What I’m Learning This Summer

(Written last summer, but very good thoughts to reflect on as we look forward to this summer!)

Even though Phoenix can get too hot, my family and I enjoy the summer months for several reasons. My wife Toni teaches piano ten month out of the year but takes June and July off to spend some extra time with her husband (that would be me) and our sons. During those two short months I take the bulk of my vacation time off so we can have some special times together. All of us are “crazy busy” during the majority of the school year. My sons (Jonathan, Jeremy and Joshua) are at a fun age – 16, 14 and 12. They’re all involved in school, church, sports, music, etc….When the end of school comes around they are as needy of a break as Toni and I are.

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The Decision-making Process of the Local Church

Introduction – Not long after I had surrendered to the call of ministry, I started to become aware of a number of “inner-struggles” that existed in many, good fundamental churches. Because my Dad had been in educational ministry, I had overheard various discussions in which Dad (Dr. Jerry Tetreau, President – International Baptist College) would reach out and encourage various hurting believers from all over the country, who were being wounded because of an errant “decision-making process, ” in that particular ministry. As I continued to develop in my theological and ministry training, I became alarmed at the frequency of what I considered to be poor, and at time disastrous, interpersonal relationships in many ministries between “pastors,” “deacons,” and members of the congregation. My decade in the pastorate has unearthed the finding, that this problem persists in many churches because of (I believe) a gross misunderstanding of the “decision-making process of the local, New Testament Church.” I have dedicated the last 3 years of my academic work, plowing through the Scriptures, searching for God’s heart on this topic. This work is in connection with my D.Min. Final Project at Central Baptist Theological Seminary, Plymouth, Minnesota.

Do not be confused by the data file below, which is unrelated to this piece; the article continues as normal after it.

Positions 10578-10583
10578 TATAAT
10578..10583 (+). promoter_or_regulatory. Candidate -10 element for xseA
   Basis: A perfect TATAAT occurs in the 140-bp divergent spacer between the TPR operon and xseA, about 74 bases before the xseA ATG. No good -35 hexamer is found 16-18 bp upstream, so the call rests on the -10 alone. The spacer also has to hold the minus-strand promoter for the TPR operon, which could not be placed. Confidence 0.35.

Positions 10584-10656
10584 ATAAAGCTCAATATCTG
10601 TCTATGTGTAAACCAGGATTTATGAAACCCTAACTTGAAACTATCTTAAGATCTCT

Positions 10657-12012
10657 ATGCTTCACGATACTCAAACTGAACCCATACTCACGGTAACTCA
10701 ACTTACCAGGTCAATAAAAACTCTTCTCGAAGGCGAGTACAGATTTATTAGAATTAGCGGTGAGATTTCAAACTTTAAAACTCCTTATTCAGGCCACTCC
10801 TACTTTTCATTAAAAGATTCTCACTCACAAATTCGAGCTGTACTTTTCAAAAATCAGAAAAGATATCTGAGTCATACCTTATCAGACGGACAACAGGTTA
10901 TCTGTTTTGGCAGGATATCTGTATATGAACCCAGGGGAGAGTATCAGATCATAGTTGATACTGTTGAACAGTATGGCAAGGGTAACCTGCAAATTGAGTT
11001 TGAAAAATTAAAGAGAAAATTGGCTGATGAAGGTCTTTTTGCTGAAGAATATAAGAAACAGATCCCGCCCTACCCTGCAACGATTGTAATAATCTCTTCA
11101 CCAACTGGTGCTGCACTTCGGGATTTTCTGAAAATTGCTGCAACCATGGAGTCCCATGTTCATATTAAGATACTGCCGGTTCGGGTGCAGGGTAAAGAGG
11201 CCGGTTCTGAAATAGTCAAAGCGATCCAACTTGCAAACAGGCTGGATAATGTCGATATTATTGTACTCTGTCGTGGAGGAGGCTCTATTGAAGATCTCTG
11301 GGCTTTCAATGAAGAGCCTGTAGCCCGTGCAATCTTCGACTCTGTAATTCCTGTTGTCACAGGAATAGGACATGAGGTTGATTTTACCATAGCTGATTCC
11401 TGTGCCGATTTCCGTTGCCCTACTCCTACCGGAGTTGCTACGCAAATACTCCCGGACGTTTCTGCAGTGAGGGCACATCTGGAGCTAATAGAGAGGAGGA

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Defeating Discouragement and Depression

An alarming rate of the Lord’s servants suffer from major discouragement and depression. What has been especially difficult and alarming is the number of presentations I have listened to that seem to indicate that this discouragement comes to those who are in some way, “weak” and “sinful.” Often times the listener goes away with the sense that if only I were “more holy,” or perhaps “more disciplined” I would be able to “break free” from these feelings of discouragement. Panic, anxiety and other physical “reactions” to stress and strain are often assumed to automatically be signs of “bad theology” or “personal sin.” Often such symptoms certainly may in part be connected with sinful choices. But we need to remember that one cannot assume that because a servant is going through a time of depression – even the type that effects one physically, that that is necessarily the result of “sin” in faith or practice. For those who refuse to accept this, I simply need to remind you of Jesus of Nazareth. Christ, in His humanity, suffered physiological symptoms (sweating blood) on the eve of his crucifixion. Yep, you have “physiological results” from “internal strain.” I hope we would not say that Jesus’ suffered from “bad theology” or “personal sin!” Just as it was normal for Jesus, to suffer the physiological effects of strain at Golgotha – Those of us less divine can certainly expect that often we will feel the effects of discouragement even depression and anxiety in our weak, physical bodies and brains!

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